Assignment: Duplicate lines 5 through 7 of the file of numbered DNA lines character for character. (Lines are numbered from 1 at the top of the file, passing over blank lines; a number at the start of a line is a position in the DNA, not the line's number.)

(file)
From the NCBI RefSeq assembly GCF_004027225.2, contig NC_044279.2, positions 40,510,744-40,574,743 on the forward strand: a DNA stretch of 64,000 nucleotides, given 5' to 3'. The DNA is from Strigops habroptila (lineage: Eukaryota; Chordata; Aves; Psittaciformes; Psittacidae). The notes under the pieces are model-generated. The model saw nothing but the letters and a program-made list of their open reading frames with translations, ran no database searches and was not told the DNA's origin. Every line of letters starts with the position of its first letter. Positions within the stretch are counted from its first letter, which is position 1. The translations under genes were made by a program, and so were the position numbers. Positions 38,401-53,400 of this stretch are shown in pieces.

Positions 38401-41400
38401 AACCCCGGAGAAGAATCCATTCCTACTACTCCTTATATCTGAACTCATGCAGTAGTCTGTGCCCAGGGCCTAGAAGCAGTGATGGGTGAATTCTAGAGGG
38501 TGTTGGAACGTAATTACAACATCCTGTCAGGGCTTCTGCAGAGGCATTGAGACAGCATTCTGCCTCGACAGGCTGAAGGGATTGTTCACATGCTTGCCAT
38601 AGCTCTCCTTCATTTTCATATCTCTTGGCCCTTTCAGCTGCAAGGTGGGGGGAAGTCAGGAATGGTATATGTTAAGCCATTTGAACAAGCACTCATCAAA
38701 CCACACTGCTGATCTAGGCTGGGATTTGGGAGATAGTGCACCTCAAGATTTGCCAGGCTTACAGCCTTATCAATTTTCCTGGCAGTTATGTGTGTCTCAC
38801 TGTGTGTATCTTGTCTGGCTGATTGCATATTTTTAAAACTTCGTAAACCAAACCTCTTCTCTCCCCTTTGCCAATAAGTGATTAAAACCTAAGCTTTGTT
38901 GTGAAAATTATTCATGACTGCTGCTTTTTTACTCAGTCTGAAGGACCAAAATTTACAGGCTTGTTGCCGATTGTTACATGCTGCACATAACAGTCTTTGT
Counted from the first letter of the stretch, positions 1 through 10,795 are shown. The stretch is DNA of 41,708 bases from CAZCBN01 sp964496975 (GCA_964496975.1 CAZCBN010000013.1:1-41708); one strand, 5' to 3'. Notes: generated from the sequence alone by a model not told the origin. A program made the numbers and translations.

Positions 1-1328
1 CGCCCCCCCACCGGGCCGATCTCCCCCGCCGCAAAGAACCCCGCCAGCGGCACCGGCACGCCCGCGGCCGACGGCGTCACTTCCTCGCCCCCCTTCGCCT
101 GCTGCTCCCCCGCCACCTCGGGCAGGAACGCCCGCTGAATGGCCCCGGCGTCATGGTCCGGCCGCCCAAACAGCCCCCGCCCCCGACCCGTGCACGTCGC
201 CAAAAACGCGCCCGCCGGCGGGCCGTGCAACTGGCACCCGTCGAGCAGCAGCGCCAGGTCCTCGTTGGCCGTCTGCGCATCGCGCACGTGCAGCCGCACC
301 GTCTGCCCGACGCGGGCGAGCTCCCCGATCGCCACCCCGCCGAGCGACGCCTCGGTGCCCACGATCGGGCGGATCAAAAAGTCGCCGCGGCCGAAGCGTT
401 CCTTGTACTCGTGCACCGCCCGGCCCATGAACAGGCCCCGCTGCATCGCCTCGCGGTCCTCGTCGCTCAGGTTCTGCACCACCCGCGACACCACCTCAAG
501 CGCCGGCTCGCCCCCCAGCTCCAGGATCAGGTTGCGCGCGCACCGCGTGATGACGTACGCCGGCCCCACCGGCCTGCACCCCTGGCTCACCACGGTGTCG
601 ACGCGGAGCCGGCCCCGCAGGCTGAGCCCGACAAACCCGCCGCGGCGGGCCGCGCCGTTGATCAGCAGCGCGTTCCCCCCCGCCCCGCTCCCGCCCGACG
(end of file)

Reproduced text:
38601 AGCTCTCCTTCATTTTCATATCTCTTGGCCCTTTCAGCTGCAAGGTGGGGGGAAGTCAGGAATGGTATATGTTAAGCCATTTGAACAAGCACTCATCAAA
38701 CCACACTGCTGATCTAGGCTGGGATTTGGGAGATAGTGCACCTCAAGATTTGCCAGGCTTACAGCCTTATCAATTTTCCTGGCAGTTATGTGTGTCTCAC
38801 TGTGTGTATCTTGTCTGGCTGATTGCATATTTTTAAAACTTCGTAAACCAAACCTCTTCTCTCCCCTTTGCCAATAAGTGATTAAAACCTAAGCTTTGTT